Wednesday, April 15, 2015

Court affirms worker had "unusual" strain from routine activities

A worker in his 50s tore three tendons in his right shoulder in 2009 after he lifted himself about two feet into his truck.  In a 9-2 decision, the majority of the Western District as a matter of first impression found under the new Act claimant established he had an “accident” even though he performed the normal duties of ascending his truck in a usual fashion.  Young v Boone Electric Cooperative, WD 76567, WD 76568 (W.D. Mo. App. 2015), 2015 Mo App. Lexis 407 (April 14, 2015).  The court affirmed benefits previously awarded by both the ALJ and the Commission.

This important case involved statutory interpretation to sort out what the legislature meant when it redefined “accident”.  Section 287.020.2 defines "accident" as "an unexpected traumatic event or unusual strain identifiable by time and place of occurrence and producing at the time objective symptoms of an injury caused by a specific event during a single work shift.”

The legislature did not define key terms in the definition of “accident” like “unusual” and told the courts to disregard everything they said in the past by abrogating prior judicial interpretations. Larson's treatise explains that "unusual" can have several different meanings depending on what is being compared.   The court noted it disagreed with the policy behind the reform and clearly decided to do something about it even though the statutory argument was never properly preserved in the brief.  The majority decouples the definition and finds proof of strain does not require proof of an "event."
Missouri case law before 1983 required proof of an unusual event.   The dissent concluded that reform brought the state back to a pre-1983 standard to prove unusual events before Wolfgeher  v. Wagner Cartage Service, Inc., 646 S.W.2d 781 (Mo. banc 1983).  

The majority found what matters is the fact that an injury occurred and not what preceded it.
 Claimant described an activity (lifting) that was identifiable by a time and place and causally related to his medical condition.  It did not reach the issue whether the facts also established an unusual traumatic event.   It rejected the defense that claimant must show an abnormal activity or abnormal performance of a normal activity.    The court relied upon Pattengill v Gen Motors Corp., 845 S.W.2d 630 (Mo. App. 1992) (a pre-reform case) which it finds to have analogous facts. 

 Claimant described an immediate onset of symptoms that his shoulder popped and he had difficulty moving his arm.   The concurring opinion found the majority used circular reasoning and that the legislature’s use of “unusual” meant something more than a worker experienced an unusual manifestation of symptoms after a usual activity.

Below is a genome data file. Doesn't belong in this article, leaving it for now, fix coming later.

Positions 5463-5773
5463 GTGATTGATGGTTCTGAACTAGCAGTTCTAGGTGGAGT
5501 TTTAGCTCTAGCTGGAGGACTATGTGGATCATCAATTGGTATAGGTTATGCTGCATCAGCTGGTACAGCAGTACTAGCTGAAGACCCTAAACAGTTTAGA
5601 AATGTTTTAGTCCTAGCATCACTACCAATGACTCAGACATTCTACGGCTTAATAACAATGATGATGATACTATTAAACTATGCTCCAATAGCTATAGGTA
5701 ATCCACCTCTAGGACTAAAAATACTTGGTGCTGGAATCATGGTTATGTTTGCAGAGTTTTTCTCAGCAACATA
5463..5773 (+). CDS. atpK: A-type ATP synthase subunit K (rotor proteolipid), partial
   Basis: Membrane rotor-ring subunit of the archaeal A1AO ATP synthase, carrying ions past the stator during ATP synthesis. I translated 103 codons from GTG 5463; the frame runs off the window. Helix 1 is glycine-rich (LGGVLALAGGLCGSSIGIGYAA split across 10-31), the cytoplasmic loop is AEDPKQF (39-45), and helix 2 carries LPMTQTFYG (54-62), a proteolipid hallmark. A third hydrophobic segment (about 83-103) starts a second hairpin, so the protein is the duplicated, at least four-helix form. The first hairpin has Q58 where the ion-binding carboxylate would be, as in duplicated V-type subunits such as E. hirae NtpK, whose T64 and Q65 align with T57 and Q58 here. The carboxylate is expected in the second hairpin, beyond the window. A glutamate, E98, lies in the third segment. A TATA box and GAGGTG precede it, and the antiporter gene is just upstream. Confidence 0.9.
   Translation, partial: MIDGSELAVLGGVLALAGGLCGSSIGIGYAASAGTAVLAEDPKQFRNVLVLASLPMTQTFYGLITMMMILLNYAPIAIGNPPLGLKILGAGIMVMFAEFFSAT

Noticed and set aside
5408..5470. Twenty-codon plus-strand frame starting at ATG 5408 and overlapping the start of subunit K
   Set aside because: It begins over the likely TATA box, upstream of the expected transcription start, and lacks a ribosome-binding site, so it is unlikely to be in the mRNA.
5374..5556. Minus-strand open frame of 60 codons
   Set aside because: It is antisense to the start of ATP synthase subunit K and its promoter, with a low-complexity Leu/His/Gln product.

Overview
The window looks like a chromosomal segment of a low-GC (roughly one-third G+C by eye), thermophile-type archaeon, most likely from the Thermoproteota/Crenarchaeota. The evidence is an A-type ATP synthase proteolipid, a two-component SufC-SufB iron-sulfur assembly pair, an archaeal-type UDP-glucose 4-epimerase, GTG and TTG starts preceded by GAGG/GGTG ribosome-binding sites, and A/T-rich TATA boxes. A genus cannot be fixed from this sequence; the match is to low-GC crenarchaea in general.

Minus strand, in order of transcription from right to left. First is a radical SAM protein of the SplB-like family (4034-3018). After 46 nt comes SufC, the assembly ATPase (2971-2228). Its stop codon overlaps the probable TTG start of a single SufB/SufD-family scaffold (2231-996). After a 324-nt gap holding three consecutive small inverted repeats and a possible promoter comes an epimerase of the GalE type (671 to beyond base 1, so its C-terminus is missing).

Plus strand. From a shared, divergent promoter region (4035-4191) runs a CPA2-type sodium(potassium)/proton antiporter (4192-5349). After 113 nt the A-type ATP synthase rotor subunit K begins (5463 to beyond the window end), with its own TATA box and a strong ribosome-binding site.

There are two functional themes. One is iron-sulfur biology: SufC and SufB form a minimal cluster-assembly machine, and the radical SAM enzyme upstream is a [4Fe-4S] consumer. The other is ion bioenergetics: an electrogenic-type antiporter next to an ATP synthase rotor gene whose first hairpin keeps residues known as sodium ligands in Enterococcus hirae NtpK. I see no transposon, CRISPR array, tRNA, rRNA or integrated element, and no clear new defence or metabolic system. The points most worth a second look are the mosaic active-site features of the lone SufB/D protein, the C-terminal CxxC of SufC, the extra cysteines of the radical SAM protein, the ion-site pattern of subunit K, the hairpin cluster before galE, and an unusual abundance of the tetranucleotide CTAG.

The case clearly ease the burden to prove accident.  Medical causation of injury by accident was not disputed in this case.   

The court also affirmed an award of compensation and found claimant had a compensable accident when he stepped on a frozen clod of dirt and fell.  Claimant in 2008 sprained his knee when his knee popped, and then it popped again when his co-workers helped him up. 

The employer asserted claimant did not have an accident to his knee because he did not prove the statutory requirement under 287.020.3(2)(b) that the injury “does not come from a hazard or risk unrelated to the employment to which workers would have been equally exposed outside of and unrelated to the employment in normal non-employment life.”

The employer asserts that claimant lives on a farm that farms have dirt, and he could have the same risk of falling over dirt away from the work.  The Court found that 287.020.3(2) (b) under strict construction does not allow a defense based of the same general hazard but only of the same hazard at the same location.  Alternatively, the Commission found no evidence of non-occupational “equal” exposure.   Claimant is required only to show that he was exposed to an unsafe condition as a function of his employment.  It is then the employer’s burden as an affirmative defense to show that he had equal exposure to the same place and the same hazard when he was not working such as being exposed to the same ice on the same lot or the same crack on the same street.  Duever v All Outdoor, 371 S.W.3d 863 (Mo. App. 2012).    This becomes an impossible defense when claimant when the claimant in his capacity as a non-worker would not have access to space within the employer’s exclusive control.   It becomes the employer’s defense to show equal exposure “to disprove the prima facie case already made by Young.” 

The court makes a semantic distinction of injuries that occur because someone is working and not merely while they are working.  

Atty:  Allen, Friel